Even with the final score being 4-1, Game 6 between the Blues and Stars on Sunday was not without controversy. With about 12 minutes remaining in the third period, Blues defenseman Colton Parayko slapped a shot on goal. The puck made its way directly onto Stars goalie Ben Bishop’s collarbone, and the impact caused him to fall to the ice almost immediately. There was no signal from the officials to stop the game so St. Louis’ Alexander Steen recovered the puck and fired it towards the net where Jaden Schwartz was in position to deflect it in to double the Blues’ lead.
Where someone stands on this issue seems to be pretty dependent on what someone thinks of Ben Bishop as a player. Those who think of Bishop as a dirty flopper believe that the Blues followed conventional wisdom in not stopping until they heard a whistle, and just took advantage of a sleeping Dallas defense.(Those people are also arguing that Bishop got what he deserved, but that’s not too relevant here). Those who don’t think that way of him believe that the officials picked a bad time to swallow their whistles when there was an injured player squirming on the ice. For what it’s worth, Stars coach Jim Montgomery appeared to be fine with the non-call after the game.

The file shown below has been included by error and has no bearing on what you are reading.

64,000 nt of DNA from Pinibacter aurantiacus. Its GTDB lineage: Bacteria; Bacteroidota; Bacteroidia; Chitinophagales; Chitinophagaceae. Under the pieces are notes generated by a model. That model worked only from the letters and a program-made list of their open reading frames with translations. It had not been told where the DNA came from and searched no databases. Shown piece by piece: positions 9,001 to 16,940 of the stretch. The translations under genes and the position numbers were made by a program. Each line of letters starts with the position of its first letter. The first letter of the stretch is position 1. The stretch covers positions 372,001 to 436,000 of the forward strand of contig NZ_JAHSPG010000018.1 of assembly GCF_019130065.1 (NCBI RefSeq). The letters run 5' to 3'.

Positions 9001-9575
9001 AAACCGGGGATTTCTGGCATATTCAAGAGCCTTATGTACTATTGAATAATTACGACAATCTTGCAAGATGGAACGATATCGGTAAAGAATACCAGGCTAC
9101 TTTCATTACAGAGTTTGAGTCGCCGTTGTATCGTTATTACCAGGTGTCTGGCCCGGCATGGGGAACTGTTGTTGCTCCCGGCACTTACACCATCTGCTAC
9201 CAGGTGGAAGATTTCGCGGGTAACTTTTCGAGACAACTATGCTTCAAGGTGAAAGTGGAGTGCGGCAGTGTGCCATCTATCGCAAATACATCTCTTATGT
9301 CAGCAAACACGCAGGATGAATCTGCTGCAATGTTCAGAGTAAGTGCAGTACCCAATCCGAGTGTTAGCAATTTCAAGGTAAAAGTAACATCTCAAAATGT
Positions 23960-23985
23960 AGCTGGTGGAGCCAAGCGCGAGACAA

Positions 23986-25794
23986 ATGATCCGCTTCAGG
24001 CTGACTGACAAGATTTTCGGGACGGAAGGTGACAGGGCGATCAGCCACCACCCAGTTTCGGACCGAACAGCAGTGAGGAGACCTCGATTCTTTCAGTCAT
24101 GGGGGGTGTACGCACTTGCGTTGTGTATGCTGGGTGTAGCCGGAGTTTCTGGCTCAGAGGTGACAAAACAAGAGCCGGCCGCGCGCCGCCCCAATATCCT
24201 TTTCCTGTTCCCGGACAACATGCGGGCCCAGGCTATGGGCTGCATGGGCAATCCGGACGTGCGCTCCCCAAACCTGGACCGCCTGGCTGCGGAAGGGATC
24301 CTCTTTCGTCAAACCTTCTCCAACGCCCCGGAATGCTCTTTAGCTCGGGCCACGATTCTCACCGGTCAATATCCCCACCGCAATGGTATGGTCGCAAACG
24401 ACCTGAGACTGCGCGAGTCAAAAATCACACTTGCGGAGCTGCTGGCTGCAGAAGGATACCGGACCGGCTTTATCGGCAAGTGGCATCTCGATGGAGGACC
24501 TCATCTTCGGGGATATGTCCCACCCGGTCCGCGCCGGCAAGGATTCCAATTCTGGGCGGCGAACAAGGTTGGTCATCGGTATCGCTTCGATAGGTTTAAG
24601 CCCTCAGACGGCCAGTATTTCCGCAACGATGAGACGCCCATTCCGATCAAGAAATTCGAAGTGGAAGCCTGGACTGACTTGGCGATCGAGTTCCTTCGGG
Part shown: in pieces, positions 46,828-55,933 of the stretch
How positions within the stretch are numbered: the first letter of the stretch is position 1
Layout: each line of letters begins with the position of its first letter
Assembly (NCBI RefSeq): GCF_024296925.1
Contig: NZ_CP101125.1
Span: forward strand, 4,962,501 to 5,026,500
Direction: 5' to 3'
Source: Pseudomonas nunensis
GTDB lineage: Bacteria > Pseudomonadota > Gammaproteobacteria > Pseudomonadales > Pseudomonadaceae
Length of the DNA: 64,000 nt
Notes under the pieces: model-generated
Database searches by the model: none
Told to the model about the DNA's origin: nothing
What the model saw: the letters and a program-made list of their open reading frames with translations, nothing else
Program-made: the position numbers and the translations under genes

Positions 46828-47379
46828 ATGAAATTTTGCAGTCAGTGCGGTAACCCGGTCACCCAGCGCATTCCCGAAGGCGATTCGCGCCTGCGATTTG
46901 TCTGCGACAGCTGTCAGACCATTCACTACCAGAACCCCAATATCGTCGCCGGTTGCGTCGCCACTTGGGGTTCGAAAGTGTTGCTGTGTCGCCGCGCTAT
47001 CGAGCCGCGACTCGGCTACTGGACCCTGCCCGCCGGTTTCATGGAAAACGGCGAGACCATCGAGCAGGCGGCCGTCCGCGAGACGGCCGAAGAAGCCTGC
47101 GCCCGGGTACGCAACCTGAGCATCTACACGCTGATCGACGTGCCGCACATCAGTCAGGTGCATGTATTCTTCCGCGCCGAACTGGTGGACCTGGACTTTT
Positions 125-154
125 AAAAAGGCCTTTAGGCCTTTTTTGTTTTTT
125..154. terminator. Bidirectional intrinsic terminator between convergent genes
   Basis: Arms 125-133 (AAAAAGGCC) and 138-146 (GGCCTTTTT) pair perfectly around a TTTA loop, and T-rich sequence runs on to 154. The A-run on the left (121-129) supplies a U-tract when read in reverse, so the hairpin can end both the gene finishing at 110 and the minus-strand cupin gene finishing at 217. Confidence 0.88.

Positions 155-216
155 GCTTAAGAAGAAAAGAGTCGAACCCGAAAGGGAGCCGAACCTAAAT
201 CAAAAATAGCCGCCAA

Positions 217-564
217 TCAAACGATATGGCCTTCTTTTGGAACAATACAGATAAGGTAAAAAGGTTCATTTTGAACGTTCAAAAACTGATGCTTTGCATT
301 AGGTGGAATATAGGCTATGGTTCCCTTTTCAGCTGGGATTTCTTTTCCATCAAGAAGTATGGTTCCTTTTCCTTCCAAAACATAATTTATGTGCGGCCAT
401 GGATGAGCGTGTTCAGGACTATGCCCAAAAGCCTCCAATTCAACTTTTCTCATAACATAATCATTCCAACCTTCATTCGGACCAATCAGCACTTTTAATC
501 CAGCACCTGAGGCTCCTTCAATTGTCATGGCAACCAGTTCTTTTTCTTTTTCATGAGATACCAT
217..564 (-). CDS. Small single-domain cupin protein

Kay Whitmore, the referee series supervisor, told reporters that the biggest factors in the non-call were possession and the speed of the play. Had the puck gone to the corner for a 50-50 battle, or landed cleanly to a Stars player, it would have blown dead. The fact that it went straight to a Blues player without interruption, and led to an immediate scoring opportunity, pressured officials to swallow their whistles, according to Whitmore. He also said that officials determined the injury was not serious enough to stop the game immediately. Sean Shapiro of The Athletic also suggested that if Bishop had taken off his helmet, the officials would have intervened.
There are plenty of arguments against that explanation for how the rules were interpreted. The officials could have blown the whistle when the puck was in the air for a few seconds, the play wasn’t as “bang-bang” as Whitmore tries to make it out to be, and one has to wonder what exactly qualifies as an “obvious” injury—which the NHL rulebook specifies as a reason for an official to stop play.—if what happened to Bishop doesn’t fall under that category.
With that being the case, this is less of an issue of poor sportsmanship on the Blues’ part, as some are making it out to be, and more of a problem with how officials are trained by the league to look at the game. The fact that the NHL will probably be able point to the rules that prove how this play was judged correctly shows just where the game is at when it comes to caring about player safety.